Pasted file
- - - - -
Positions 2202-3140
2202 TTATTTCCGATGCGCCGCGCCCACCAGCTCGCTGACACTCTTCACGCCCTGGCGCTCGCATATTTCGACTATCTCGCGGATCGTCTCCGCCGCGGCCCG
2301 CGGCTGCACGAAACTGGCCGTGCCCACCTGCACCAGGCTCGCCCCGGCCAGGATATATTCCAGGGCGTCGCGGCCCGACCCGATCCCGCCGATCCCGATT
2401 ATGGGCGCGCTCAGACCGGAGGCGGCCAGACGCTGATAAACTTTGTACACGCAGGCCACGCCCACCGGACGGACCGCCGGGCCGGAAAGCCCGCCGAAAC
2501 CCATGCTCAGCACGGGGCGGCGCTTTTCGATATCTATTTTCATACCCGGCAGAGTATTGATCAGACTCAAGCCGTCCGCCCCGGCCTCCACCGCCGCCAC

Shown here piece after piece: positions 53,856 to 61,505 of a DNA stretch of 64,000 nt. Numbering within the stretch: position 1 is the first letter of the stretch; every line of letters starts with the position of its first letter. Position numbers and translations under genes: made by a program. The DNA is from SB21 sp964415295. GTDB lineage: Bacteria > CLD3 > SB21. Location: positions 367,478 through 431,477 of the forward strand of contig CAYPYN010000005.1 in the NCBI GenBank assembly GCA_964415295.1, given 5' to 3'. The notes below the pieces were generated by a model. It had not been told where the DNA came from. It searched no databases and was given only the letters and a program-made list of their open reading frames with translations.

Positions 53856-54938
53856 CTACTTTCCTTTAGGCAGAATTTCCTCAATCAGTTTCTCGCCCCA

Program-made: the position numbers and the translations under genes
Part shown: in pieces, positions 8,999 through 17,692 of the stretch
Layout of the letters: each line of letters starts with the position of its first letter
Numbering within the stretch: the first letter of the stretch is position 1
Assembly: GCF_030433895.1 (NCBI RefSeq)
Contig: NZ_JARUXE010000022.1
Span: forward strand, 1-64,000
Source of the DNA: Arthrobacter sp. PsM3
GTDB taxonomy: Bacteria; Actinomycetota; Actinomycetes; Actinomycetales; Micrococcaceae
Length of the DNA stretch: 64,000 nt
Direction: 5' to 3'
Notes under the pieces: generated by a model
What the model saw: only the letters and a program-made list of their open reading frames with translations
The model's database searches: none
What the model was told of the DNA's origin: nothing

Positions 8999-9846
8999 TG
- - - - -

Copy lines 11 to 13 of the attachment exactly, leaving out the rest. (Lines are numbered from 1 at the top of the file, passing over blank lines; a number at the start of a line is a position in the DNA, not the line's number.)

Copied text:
Layout of the letters: each line of letters starts with the position of its first letter
Numbering within the stretch: the first letter of the stretch is position 1
Assembly: GCF_030433895.1 (NCBI RefSeq)